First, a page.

The Battalion. (College Station, Tex.) 1893-current, March 05, 1940, Image 2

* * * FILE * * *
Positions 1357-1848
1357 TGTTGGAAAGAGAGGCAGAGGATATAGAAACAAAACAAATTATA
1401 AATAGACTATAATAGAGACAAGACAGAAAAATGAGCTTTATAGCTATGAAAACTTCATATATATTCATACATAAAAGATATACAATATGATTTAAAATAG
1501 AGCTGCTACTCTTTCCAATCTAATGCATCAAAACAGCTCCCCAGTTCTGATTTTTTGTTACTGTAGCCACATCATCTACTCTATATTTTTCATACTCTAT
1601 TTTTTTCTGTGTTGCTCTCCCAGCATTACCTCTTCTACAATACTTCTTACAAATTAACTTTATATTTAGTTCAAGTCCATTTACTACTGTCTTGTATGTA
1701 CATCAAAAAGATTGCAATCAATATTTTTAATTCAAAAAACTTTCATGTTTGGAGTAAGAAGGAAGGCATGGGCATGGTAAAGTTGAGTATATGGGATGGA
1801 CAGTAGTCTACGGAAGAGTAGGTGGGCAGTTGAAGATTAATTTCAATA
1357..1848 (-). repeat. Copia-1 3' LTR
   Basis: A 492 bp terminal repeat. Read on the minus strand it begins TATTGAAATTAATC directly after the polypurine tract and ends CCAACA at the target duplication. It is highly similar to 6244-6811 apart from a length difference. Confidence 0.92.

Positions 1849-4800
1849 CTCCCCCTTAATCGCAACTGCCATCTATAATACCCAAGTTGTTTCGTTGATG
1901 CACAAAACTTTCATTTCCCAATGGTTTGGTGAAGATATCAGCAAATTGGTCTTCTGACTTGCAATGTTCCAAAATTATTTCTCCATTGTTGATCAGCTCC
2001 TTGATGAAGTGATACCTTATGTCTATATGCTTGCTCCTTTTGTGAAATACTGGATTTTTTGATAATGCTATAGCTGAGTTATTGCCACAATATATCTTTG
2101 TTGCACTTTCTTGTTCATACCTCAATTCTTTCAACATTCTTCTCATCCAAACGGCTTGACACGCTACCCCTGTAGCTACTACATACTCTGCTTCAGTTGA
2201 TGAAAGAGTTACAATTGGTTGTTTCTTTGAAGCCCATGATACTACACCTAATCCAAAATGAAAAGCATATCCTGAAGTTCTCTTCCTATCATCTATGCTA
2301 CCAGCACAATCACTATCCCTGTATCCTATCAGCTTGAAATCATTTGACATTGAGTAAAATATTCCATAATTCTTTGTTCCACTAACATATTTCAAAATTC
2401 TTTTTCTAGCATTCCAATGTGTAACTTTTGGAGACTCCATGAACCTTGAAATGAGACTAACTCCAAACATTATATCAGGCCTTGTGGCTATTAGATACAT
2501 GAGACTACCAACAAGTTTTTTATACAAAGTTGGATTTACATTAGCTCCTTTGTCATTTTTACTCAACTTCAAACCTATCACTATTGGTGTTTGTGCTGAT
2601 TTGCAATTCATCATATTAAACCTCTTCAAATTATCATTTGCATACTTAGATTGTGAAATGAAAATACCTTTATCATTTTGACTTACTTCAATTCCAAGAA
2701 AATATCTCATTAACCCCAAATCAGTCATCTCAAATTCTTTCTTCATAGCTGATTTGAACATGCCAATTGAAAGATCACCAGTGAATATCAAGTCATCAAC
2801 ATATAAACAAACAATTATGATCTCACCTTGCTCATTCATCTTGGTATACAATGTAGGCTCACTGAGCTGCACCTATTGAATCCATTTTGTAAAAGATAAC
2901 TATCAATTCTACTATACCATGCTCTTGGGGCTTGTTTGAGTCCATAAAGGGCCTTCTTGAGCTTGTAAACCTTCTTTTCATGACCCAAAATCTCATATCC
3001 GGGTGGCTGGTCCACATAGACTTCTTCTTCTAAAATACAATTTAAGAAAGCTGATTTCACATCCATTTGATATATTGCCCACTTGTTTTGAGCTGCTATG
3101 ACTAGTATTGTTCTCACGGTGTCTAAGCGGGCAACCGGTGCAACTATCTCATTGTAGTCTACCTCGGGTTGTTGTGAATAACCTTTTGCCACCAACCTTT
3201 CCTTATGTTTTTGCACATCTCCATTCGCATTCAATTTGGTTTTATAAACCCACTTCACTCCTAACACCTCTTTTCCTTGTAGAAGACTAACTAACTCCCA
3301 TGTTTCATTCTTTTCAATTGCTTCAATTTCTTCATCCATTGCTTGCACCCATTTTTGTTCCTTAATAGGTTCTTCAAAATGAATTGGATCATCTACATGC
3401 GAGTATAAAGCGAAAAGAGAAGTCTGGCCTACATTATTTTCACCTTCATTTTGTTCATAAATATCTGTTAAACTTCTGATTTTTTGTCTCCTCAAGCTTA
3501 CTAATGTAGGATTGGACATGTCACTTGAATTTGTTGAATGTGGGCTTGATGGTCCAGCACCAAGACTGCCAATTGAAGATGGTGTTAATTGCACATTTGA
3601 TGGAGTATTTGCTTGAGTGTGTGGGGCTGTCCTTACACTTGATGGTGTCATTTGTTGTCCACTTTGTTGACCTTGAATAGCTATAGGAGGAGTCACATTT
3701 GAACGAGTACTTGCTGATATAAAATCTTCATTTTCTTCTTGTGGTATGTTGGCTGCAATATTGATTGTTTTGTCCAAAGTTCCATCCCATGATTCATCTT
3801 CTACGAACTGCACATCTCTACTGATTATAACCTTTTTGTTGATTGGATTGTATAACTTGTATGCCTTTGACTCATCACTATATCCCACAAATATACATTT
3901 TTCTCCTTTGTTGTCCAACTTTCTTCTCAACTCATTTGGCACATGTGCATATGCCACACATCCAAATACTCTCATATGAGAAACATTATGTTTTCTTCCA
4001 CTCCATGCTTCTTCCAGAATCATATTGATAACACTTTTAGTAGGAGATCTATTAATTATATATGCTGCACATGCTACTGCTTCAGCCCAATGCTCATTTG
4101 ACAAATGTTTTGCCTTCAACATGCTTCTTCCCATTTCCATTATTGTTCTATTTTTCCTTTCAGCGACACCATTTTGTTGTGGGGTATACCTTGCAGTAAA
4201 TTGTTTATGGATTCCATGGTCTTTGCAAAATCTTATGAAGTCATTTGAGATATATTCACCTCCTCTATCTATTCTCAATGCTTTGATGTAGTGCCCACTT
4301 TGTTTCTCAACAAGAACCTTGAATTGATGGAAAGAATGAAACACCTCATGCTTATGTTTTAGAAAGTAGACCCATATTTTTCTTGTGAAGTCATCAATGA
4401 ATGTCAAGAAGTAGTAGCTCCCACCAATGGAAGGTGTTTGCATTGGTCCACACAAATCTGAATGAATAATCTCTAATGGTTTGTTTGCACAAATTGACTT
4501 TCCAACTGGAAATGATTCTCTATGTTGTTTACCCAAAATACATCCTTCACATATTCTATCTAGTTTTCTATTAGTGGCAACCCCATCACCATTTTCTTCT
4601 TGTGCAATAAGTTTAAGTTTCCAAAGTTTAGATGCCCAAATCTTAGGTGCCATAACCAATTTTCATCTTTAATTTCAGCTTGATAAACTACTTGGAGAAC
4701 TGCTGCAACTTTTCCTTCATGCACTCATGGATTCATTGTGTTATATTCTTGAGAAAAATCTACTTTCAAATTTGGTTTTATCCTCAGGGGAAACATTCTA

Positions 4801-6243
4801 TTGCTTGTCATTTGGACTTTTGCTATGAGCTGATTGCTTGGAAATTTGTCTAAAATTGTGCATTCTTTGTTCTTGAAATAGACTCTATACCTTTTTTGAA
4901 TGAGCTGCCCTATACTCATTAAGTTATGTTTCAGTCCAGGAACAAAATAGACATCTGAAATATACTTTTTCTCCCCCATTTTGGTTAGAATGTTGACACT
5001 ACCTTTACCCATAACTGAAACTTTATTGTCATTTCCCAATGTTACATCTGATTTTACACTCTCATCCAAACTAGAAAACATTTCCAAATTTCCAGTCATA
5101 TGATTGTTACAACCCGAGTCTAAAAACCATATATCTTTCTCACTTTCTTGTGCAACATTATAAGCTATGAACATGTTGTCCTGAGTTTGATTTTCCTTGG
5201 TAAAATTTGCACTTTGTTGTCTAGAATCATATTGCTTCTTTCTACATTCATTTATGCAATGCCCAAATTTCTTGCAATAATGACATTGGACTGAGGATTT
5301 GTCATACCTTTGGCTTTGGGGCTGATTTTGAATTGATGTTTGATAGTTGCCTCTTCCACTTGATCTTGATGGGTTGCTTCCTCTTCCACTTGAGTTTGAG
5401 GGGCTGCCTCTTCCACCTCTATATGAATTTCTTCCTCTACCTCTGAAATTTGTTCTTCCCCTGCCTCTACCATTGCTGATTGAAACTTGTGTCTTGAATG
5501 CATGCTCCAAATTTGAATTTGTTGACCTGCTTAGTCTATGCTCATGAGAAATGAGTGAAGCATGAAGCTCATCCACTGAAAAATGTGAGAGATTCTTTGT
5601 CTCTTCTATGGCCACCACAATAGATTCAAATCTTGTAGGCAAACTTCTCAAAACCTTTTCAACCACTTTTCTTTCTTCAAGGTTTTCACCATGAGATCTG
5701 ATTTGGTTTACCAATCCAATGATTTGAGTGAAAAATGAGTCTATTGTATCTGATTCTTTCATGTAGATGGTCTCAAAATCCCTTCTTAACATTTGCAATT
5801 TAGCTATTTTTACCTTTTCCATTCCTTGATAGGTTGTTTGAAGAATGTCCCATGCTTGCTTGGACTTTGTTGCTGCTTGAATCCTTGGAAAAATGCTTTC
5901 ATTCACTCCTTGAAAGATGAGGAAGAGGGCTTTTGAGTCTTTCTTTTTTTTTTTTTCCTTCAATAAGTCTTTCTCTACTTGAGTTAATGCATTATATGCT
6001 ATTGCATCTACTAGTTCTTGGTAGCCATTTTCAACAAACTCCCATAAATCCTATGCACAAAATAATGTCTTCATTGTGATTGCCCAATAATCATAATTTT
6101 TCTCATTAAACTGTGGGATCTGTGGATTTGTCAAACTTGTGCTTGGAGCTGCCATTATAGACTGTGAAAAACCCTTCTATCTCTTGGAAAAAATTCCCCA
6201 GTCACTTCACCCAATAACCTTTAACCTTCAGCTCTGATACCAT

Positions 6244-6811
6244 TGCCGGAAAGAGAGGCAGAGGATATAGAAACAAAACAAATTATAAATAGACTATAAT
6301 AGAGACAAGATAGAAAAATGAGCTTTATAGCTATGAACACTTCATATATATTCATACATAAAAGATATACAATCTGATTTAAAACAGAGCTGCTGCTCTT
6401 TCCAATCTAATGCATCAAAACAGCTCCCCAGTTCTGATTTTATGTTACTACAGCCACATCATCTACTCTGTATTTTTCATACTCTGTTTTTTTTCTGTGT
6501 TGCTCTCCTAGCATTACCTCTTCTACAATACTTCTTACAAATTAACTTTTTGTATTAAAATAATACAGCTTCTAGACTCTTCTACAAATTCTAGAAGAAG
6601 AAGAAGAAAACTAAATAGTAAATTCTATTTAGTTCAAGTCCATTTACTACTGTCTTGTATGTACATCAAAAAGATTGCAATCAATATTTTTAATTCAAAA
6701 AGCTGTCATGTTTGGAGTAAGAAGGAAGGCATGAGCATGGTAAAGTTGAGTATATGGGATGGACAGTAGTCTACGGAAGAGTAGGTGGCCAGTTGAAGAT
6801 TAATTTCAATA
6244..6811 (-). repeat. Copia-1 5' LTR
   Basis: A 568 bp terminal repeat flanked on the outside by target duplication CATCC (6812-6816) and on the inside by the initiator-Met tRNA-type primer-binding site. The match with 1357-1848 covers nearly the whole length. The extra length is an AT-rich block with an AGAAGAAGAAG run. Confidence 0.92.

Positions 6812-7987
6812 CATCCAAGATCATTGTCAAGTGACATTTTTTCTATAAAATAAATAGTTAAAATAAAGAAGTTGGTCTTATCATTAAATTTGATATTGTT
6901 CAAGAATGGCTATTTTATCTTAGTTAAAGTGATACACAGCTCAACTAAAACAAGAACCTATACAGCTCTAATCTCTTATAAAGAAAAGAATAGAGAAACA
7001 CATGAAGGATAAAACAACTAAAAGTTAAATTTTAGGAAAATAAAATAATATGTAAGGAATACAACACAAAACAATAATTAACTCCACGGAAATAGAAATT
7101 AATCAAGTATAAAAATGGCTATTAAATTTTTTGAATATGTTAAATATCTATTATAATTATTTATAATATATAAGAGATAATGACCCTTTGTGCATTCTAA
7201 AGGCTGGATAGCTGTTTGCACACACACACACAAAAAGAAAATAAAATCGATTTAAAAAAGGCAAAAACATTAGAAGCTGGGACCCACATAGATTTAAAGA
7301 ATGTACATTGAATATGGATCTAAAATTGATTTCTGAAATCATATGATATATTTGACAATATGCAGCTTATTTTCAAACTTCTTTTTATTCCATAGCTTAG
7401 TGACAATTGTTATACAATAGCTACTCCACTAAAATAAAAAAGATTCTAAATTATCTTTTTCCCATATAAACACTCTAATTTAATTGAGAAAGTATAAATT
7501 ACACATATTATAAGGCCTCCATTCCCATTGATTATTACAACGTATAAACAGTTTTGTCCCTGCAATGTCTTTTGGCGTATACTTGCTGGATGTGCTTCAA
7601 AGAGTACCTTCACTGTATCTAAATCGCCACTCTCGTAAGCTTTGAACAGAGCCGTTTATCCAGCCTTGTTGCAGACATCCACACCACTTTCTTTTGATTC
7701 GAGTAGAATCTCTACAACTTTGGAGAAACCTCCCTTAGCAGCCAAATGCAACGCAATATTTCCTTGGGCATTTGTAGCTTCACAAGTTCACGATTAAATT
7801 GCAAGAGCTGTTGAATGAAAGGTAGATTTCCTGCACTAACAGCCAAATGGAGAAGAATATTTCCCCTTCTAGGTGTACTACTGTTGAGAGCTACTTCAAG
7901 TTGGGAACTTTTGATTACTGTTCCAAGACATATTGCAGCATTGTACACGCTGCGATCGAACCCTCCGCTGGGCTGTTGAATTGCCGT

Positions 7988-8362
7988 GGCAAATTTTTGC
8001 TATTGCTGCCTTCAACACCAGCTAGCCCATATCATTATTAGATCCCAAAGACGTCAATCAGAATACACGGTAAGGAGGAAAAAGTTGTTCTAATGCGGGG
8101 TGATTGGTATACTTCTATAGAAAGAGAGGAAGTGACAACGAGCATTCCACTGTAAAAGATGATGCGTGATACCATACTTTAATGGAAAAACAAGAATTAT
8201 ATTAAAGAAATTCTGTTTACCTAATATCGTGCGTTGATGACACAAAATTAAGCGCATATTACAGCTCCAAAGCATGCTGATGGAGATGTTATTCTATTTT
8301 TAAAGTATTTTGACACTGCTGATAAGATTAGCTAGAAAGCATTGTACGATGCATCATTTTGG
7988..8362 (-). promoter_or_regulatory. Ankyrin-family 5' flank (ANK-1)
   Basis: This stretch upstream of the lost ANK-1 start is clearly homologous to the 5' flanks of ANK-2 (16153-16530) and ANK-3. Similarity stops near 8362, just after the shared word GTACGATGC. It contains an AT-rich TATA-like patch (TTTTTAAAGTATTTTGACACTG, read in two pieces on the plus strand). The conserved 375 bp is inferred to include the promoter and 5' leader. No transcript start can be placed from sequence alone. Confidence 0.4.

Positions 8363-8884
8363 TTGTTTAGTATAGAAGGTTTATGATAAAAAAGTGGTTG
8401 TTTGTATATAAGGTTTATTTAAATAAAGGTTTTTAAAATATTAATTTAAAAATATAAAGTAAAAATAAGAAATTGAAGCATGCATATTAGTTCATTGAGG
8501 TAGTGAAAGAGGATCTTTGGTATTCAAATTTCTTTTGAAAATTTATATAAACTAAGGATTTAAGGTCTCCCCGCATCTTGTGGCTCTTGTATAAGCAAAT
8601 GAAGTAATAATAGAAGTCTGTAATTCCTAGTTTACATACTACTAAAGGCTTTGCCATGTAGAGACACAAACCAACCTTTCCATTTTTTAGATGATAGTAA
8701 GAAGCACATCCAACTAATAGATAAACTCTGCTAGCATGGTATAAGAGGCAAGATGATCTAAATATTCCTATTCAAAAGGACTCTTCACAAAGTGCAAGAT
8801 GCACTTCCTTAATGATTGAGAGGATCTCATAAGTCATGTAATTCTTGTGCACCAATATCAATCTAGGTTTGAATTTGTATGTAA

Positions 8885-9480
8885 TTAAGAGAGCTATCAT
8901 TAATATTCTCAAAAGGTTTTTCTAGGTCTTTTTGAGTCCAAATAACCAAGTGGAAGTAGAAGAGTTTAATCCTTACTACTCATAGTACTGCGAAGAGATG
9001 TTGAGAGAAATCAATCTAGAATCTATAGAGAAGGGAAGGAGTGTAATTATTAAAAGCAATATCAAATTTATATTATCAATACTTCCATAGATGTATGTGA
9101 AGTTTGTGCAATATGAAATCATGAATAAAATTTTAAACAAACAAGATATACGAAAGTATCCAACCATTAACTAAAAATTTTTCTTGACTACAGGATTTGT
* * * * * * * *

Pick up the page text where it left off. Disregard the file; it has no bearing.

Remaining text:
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PAGE 2 THE BATTALION -TUESDAY, MARCH 5, 1940 The Battalion STUDENT TRI-WEEKLY NEWSPAPER OF TEXAS A. & M. COLLEGE The Battalion, official newspaper of the Agricultural and Mechanical College of Texas and the City of College Station, is published three times weekly from September to June, issued Tuesday, Thursday, and Saturday mornings; and is published weekly from June through August. Entered as second-class matter at the Post Office at College Station, Texas, under the Act of Congress of March 3, 1879. Subscription rate, $3 a school year. Advertising rates upon request. Represented nationally by National Advertising Service, Inc., at New York City, Chicago, Boston, Los Angeles, and San Francisco. Office, Room 122, Administration Building. Telephone 4-5444. 1939 Member 1940 Associated Golle&iate Press BILL MURRAY EDITOR-IN-CHIEF LARRY WEHRLE ADVERTISING MANAGER James Critz Associate Editor E. C. (Jeep) Oates Sports Editor H. G. Howard Circulation Manager “Hub” Johnson Intramural Editor Philip Golman Staff Photographer John J. Moseley Staff Artist TUESDAY STAFF Charlie Wilkinson ■. Managing Editor Sam Davenport Asst. Advertising Manager C. A. Montgomery Editorial Assistant Junior Editors Earle Shields Don Andrews Senior Sports Assistants Jimmie Cokinos Jimmie James Junior Advertising Solicitors K. W. Hubbard J. D. Smith Reportorial Staff Bill Fitch, H. S. Hutchins, W. D. C. Jones, Joe Leach, J. L. Morgan, Jerry Rolnick, J. C. Rominger, E. A. Sterling, W. P. Walker, R. J. Warren Texas Cornerstone of Liberty On March 2 Texans celebrated the 104th an niversary of the declaration, by founders of the commonwealth, of their independence from the yoke of Mexico. On March 2, 1836, at Old Washing- ton-on-the-Brazos a little group of hardy pioneers, representing every economic and social strata of the population of Texas, gathered in the little frame building where Rev. Noah T. Byars, minis ter, gunsmith and blacksmith held forth. There the Declaration, drafted by five men, was signed by the 59 who made up this assembly. There is an analogy between the issuing of the Declaration by the Colonies and the action of the Texas pioneers. In both instances the peo ple had lived under an oppressive and tryranical form of government. In both instances the first comers—to the shores of America and to the confines of Texas—had sought a new land where they might be free to think and speak and worship as conscience dictated, bearing in mind always the rights of others. The same spirit animated both groups. They spoke for men and women who sought a greater opportunity for themselves and a future much brighter than any they had known for their chil dren. The five men who drafted the Texas declara tion—though many students contend that Childress had written it in Tennessee and had brought it to Texas, practically as it finally was adopted, were not natives of Texas. They, like the other thous ands who sought a greater opportunity, had come in from older and longer settled areas. In fact, but two of the men who signed the declaration were born in the present confines of the state. Childress was deeply in sympathy with the settlers of Texas and their aims and as an editor of the Nashville Banner had done what he could to aid them by writing favorably of their aims and pointing out the governmental conditions un der which they lived. It is reasonable to believe that he visioned a new and free state and that he drafted a declaration of independence, modeled after that which Jefferson penned. The men who drafted and adopted the Declara tion had lived in an organized society, which had for its legal background the Federal Declaration of Independence and Constitution. Undoubtedly they had seen legal processes misused and the rights of men trampled under by those who were stronger in influence or physical strength. Undoubtedly they visioned a more Utopian community, where in dividual rights would be observed and where there would be a general cooperation for the general welfare. The Texas Declaration of Independence is so high in ideals and sounds such a clarion cry for freedom that it merits a place beside the earlier declaration, issued at Philadelphia. It holds the dream of a free people—the dream of men who had come to the realization that all men have cer tain inalienable rights and that there can be no justice without the element of mercy. Upon this foundation stone was laid the Con stitution, and on these two pillars the Common wealth of Texas has been reared. In these two are guarantees of individual freedom of action that Texans should regard as their greatest heri tage, and which they should guard as their chief treasure. The youth of the state should be made aware of the ideals and principles found in this document and early taught that as citizens of Tex as they have no greater responsibility to their own and future generations than to preserve the spirit of this document and see that it continues to permeate the institutions of government in this Commonwealth.—Bryan Eagle. Investigate-It Pays! Investigate—it pays. Too often we are tempt ed to criticize unfairly without first finding out all the details connected with certain incidents. Wheth er it is custom, habit, or even tradition, the Ag gies are well-versed in the art of griping. For example: The Y. M. C. A. Lounge in Kiest Hall was not opened on a recent weekend for certain reasons. Instead of spending a few minutes to investigate and learn the real reasons, most students were con tent to gripe and criticize, and give their own rea sons. We went over to the “Y” and talked with those in charge of the Lounge and found that the opening of the room was delayed because of in ability to get the furniture by no means the fault of the “Y”. They were as anxious to get the Lounge opened as the students are but till lately it has been impossible. This is just one incident where a little investi gating cleared up a cloudy situation. If we must criticize, we should first find out the true facts of a situation and then see if we have proper grounds to criticize others. People who gripe end lessly soon get monotonous and find that they are not welcomed in the circle. If you think that you have a right to criticize something or somebody, go and talk with that per son and you will find that he will be more than glad to explain the circumstances. The next time you feel the urge to gripe, investigate and then see if you still want to gripe. Investigating will produce rich results. —Don Corley. BACKWASH Bn George Fuermann Collegiate Review "Backwash: An agitation resulting from some action or occurrence.”—Webster. The Unglamourous Male So much is being said of the glamorous maiden that the writer, being the mother of an only son, is prompted to say a word in favor of the un- glamorous male. In the first place, to define glam our we find that it is delusion or enchantment; the first means imagination and the latter delusion; sounds pretty much like optical illusion to me. Back in my day a girl was ugly, pretty or beau tiful; no such thing as “it,” “umph” and “glam our” were heard of. In fact, we wouldn’t have liked the terms. A young man uses none of the artifice of the glamorous maid when he makes up his face. He scrubs his face until it shines; he brushes his hair back as slick as a whistle leaving his manly features unconcealed by any device of the cosmeti cian. He won’t even try to manipulate his eyes to enhance his charm—just gives you a straight for ward look. To me there is no perfume that can compare with the odor of a freshly-shaven face. Let us consider his clothes. He doesn’t resort to camouflage by choice of pattern, fabric or design in his suits; if he is tall he takes a slim model; if he is fat he takes a stout model; and if he is average he takes a regular. He has no variety of choice like the fair young damsel. If she wishes to hide large hips, she widens her shoulder effect; if she is large, she chooses plain or small patterns so that she will appear smaller; if she is too small, she chooses bold patterns to make her seem larger; if she is too short, she puts on high-heeled shoes to appear taller, but if she is too tall—well, that is just too bad. She can wear almost anything for a hat and get away with it without question. And her shoes, if she were compelled to wear the kinds she does, she would have a fit. Young men are just as sensitive to romance as young women, even more so, or they wouldn’t fall so hard for this glamour business; frankly, I’m suspicious that it may have originated with this same unglamourous male. —Mrs. R. M. Sherwood. Leaders Preferred The BOSS drives his men; The LEADER coaches them. The BOSS depends on authority; The LEADER on good will. The BOSS inspires fear; The LEADER inspires enthusiasm. The BOSS says, “I”; The LEADER says, “We.” The BOSS assigns the tasks; The LEADER sets the pace. The BOSS says, “Get here on time”; The LEADER gets there ahead of time. The BOSS fixes the blame for the breakdown; The LEADER fixes the breakdown. The BOSS makes work a drudgery; The LEADER makes it a game. The BOSS says, “Go”; The LEADER says, “Let’s go.” A few people are developing quite a lot of ex citement over the census. It is claimed that census- takers plan asking too many questions. Age, marital status, number of divorces, income, employ ment, and similar matters can be classed as per sonal matters, yet they have a social significance of national importance. It is difficult to see that any basic American right is being invaded by de manding that citizens answer these and similar questions. One woman, testifying before a Con gressional committee, stated that millions of Amer ican women would go to jail rather than answer the questions. Her error is chiefly one of degree. A few publicity seekers will go to jail for refusing to answer the question, but the number will in all probability be something less than millions. Backwash’s Ugly Boy champion ship enters its second phase—the runoff . . . And it’s Eddie Hall, Red Hartin, Roy Chappell, Maurice Shepherd, and Irvin Thompson in that order . . . Biggest surprise of all is that Jack Fugate didn’t make the finals. The excitement of the Field Ar tillery Ball, the fact that dormi tory number ten didn’t vote at all (No. 10 is a Fuermann Field Artillery hall), and the fact that Jack had a date on the campus for the Field Artillery Ball all contributed their share to Jack’s seventh-place standing. His campaign managers included Hen ry Herder, Ross Novelli, Bill Moore, Jimmy Cokinos, and J. W. Jenkins . . . Hollywood’s W. C. Fields received one vote and so did Germany’s A. Hitler . . . Red Martin’s campaign manager is Bill Bohning who is assisted by Victor Kothman, Phil Golman, and Denny Lovoi ... As votes were being counted Sunday night and several in a row were called off for Roy Chappell, his campaign manager. Bill Beck sighed, “Sweetest music this side of heav- From Del Courtney: The “Candid Camera” maestro was very emphatic in declaring that, “The most beautiful girls in the nation are in Texas.” Quizz ed on what was the most oft-re quested number Saturday night, Del pointed out that the “Hawaiian War Chant” was by far and wide the most popular number. Inci dentally, if you want to hear him again, he’ll be playing at Houston Rice Hotel for four weeks begin ning March 8. • Last chance: Those cadets who still want to purchase Aggie dinner plates may still do so by contacting Edgar Butschek in project house 16. The sale of the commemorative plates held in February was a striking success and this fact has resulted in its continuance. To date, ap proximately 2,000 plates of the original 500 sets have been sold and are now helping to extend Ag gie lore throughout the world. • Well, who WAS Confucius? Five hundred years before the birth of Christ, a near-giant lived and taught a reverent group of pupils in China. His real name was Kung-fu-tze, but this was too much for the moderns so the name was Latinized to its present form. A philosopher, his teachings have dominated the life of the Chinese millions for nearly 2,500 years. From 511 B. C. to 1940 A. D., it’s “Confucius says . . .” • But Aggies DO get married: Roughest letter of the year is this one received yesterday morn ing from a T.S.C.W.-ite. “Dear Sirs: “I have never yet met an Aggie who was unconscious of his eminence as such and who did not attempt in every way to make the fact known. Believe me, there is nothing so boring as spending an evening with a man who can speak of nothing but himself or how hard he works at Aggieland. “There are, I have found, various degrees of the vile plague, ‘Aggie-ites.’ The dis ease usually begins when the man begins to request that you pass the NaCL. It goes on to the stages where he in sists on telling you that the scientific sets on the screen are all fakes. He doesn’t realize that nobody is interest ed because just then the hero is stabbing the villain with a revolver as he always is. The extreme mental decay caused by the disease is usually reached in the senior year. I do not know what causes it, but it is evidenced in the man who describes his girl in terms of ionization potentials and triple integrals. And there you have it: the reason why Aggies stay bachelors. “As my roommate was tell ing me the other night, Ag gies and War are Hell.” Yours truly, “A T.S.C.W. Junior.” (By Associated Collegiate Press) A Canadian college student has . . . transferred to the University of Catholic University of America Georgia because she wanted t0 has organized the nation s first re- learn more about the country de _ ligious round table for law stu- scribed in « Gone With the Wind dents and lawyers. The flags of seven nations have For the first time in history, fac- flown over the acres which now ulty members of state educational constitute the Louisiana State Uni- institutions will this year pay a versity campus. federal income tax. Queens College has added 69 new University of Toronto students courses for the second half of the are giving blood to be used by present school year. Canadian soldiers at the front. New York University safety educators will visit 20 states this What every candidate knows: If summer lecturing on safety edu- it is more blessed to give than to cation. receive, the voters don’t believe it. THE FIRST BAPTIST CHURCH OF BRYAN Cordially Invites the Public to Attend the Formal Opening Of THE NEW BIBLE ANNEX and OPEN HOUSE In The Main Church Building WEDNESDAY EVENING, MARCH 6, 1940 Beginning at 7 o’clock MR. J. L. KRAFT, GUEST SPEAKER President, Kraft Cheese Company, Chicago, Illinois and Chairman of the Board of Deacons of the North Shore Baptist Church (The officers and teachers of the Sunday School will be in their Departmental and Class Rooms to welcome you.) THE PROGRAM 7:00-7:50—The Bible Annex will be open for inspection. 730-7:50—The Adult,- Intermediate, and Junior Departments will be open for inspection. 8:00-9:00—Formal dedication of the Bible Annex and address by Mr. J. L. Kraft, Chicago, Illinois. 9:00 The Elementary Departments will be open for in spection, followed by a reception in the Church Parlors. As the World Turns... By DR. R. W. STEEN Improving weather conditions in Europe are bringing increased activity on the part of German and Allied airmen. As yet the flights are being devoted largely to gaining information, taking pic tures and scattering pamphlets. Bombs will doubt- less be dropped in time, and when bombing begins, the true value of an air force in modem warfare will be demonstrated. Germany made suc cessful use of her air force in Po land, and Russia has used hers to advantage in Finland, but the world has yet to see war in the air when both sides have quantities of fighting and bombing planes. England has just begun to pro hibit the shipment of coal by sea from Steen Germany to Italy. A ban was placed on most German exports some time ago, but ships loaded with coal for Italy were permitted to pass. England wished to exchange English coal for Italian military supplies. As yet the countries have been unable to come to an agreement. Mussolini is interested in English coal, but prefers to pay for it with food supplies. The British are of the opinion that Mussolini will bluster for a while, and then agree to the ex change. From a theoretical point of view the coal ban is a good piece of strategy. It will not only tend to force Italy into the Allied camp, but will force Germany to place additional tasks upon her already overburdened railway system, as Germany will doubtless attempt to continue selling some coal to Italy. More information on “GONE WITH THE WIND”—-it will play at the Queen instead of the Pal ace, also the schedule of perform ance has been announced. The doors will open at 9:30 a. m. with the first show starting at 10:00 o’clock. Without a stop between shows it will start again at 2:00 p. m. Seats for these shows will cost 75c and no seats will be re served. The night show will start at 7:30. All seats at night will be reserved and will cost $1.20. Running down the calendar, we find “DAYTIME WIFE” at the assembly Hall at 3:30 and 6:45 Wednesday. Chances are that you will remember the show, not for acting or emotion or such, but for Linda Darnell. Boy, she’s terrif ic! She and Ty Power head the cast, which include several favor ites of film and screen. The cast follows: Ken Norton Tyrone Power Jane Linda Darnell Bernard Dexter..Warner William Blanche Binnie Barnes Kitty Wendy Barrie Miss Applegate Joan Davis The story is a non-scientific re search into the subject of “What have secretaries got that wives haven’t?”, with Linda doing the researching using Tyrone as the guinea pig. Married two years, Linda is rather disconcerted when Tyrone takes to working nights at the office and coming home with perfume on his collar. On the ad vice of a friend, Binnie Barnes, Linda takes a job as a secretary, herself, finding work for Warren William composed in part of short hand and typing and partly in parrying his advances. The climax is a dinner at a downtown restau rant where Tryone and Wendy, his secretary, meet up with Linda and her boss Warren. Most em barrassing. Rating—two grade- points and a pat on the back. Thursday and Friday at the As sembly Hall the A. I. Ch. E. is presenting its benefit show, “Three Smart Girls Grow Up,” with Deanna Durbin, Nan Gray, and Helen Parrish. Right or Wrong? A 2-minute test for telephone users The Mason-Dixon line is boundary between “you-all” “youse guys.” 1. It’s impossible for you to telephone 2. Police Radio Telephone made by to people in two different cities at WestemElectricisanoutgrowthofre- the same time. RIGHT □ WRONG □ search atBellTelephoneLaboratories. RIGHT □ WRONG □ When a school boy becomes too proud of his muscles a fight is al most inevitable. That goes for na tions too. WHATS SHOWING AT THE ASSEMBLY HALL Wednesday 3:30 and 6:45 —“DAYTIME WIFE,” with Tyrone Power and Linda Darnell. AT THE PALACE Beginning Wednesday—“I TAKE THIS WOMAN,” with Spencer Tracy and Hedy Lamarr. AT THE QUEEN Tuesday, Wednesday, Thursday — “CONGO MAISIE,” with Ann Southern and John Carol. DON’T sit around home and try to think of some place to go for entertainment. Come on down and join the crowd. Our food is the finest and our rec ords are of the latest and best bands. It’s HRDLICKA’S CAFE “On the old College Road” 3. About 75% of the Bell System’s 85 million miles of telephone wire is contained in cable. RIGHT □ WRONG □ 4. Lowest telephone rates to most out- of-town points are available every night after 7 P. M. and all day Sunday. RIGHT □ WRONG □ ■S S| || a w « a a -- ‘C E^S *■* o g is -a '3 § -a « a H ’S 3 n ^ O 8 ^ * « 1 3 ~ | J* a* *^.2 *'§§! ellf fegj BELL TELEPHONE SYSTEM